Sunday, July 1, 2012

"A Long Week of Lap Dancing Hearings".

Brute forwarded me a link to a very informative article by WoodsWhur, a law firm in Sheffield that helped ensure that 5 of the 7 clubs that applied for their SEV licences were successful. If you want to read the article, go here.

There are two very interesting points made in the article that people such as Object, Charlie Dacke and Rachel Reeves should become thoroughly acquainted with. The first is as follows....

It has been accepted that a licence is classed as a possession capable of protection under Article 1 of the First Protocol of the European Convention on Human Rights. This clearly states that a person has a right to peaceful enjoyment of his possessions and the case of Tre Traktorer Aktiebolag v Sweden (1989) 13 EHRR classifies a licence as something capable of protection.

I am no lawyer, but I think this means that just because a club is near to a school uniform shop and opens 5 hours after the aforesaid shop closes, its no reason to withhold an operators license.

The second point should be closely considered by Portsmouth Council....

The Licensing Authority had set out in their policy that it would make decisions set against the back drop of The Provision of Services Regulations [S.I. 2009/2999]. Regulation 24(1) which imposes three important tests highlighting that any refusal must be:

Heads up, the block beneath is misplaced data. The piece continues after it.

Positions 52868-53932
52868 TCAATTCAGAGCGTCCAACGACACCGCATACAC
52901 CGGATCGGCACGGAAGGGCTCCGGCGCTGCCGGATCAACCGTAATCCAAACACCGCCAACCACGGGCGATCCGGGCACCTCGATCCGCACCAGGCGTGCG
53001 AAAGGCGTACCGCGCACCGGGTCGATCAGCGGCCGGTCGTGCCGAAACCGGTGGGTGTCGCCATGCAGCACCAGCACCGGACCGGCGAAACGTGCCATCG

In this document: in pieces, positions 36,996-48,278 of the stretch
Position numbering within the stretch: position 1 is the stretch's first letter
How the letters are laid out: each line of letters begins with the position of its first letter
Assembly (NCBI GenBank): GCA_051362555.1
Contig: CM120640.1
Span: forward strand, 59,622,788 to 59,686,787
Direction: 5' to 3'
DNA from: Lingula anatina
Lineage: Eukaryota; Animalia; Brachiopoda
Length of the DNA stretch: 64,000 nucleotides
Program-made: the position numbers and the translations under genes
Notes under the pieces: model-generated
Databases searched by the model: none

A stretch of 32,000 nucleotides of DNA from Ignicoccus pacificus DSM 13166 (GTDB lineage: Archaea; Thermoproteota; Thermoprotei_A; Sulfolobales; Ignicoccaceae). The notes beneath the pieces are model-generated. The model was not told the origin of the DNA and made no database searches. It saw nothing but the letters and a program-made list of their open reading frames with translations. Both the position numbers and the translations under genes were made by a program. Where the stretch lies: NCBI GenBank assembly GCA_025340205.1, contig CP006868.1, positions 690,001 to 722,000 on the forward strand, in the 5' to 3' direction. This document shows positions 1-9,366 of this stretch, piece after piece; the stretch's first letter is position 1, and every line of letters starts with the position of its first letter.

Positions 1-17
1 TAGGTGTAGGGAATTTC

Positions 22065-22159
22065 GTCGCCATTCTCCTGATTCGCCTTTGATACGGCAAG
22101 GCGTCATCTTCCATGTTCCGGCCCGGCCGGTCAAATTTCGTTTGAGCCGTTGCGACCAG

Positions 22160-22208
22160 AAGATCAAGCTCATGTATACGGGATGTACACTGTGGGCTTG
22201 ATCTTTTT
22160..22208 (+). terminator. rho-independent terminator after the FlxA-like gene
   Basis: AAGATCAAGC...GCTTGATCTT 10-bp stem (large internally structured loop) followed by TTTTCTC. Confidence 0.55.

Non discriminatory

The Regulations serve as a useful reminder for decision makers in all licensing forums that they must not go beyond what is necessary. This is an important factor as it is clear that this means before refusing a licence, the Authority should consider whether the imposition of conditions would satisfy concerns and be proportionate.

There are options other than refusing a licence and Councils need to understand this otherwise we will start to see lengthy and expensive court actions that Licensing Departments will lose.

Leeds Council delivered well considered judgements and this needs to be reflected throughout the rest of the United Kingdom. The industry was at times slow to react to the threat posed by Object and its activists, but now we can see that law firms are ready to act and have developed a deep understanding of Licensing Law as it applies to their clients.

We can also see that an increasing number of Licensing Departments are becoming more aware of the law and what the lap dancing industry is really about and are not being swayed by the moralist, hysterical value judgements of designer feminists. 

The war is not over, but we are ready for the next assault......

1 comment:

  1. Don't know about anyone else but a nil policy seems neither Necessary or Proportionate. Councils who have applied nil policies because there are no existing venues could run into a lot of problems if people wanted to challenge them. However more likely people wanting to open venues would choose places where they don't have to battle from day 1.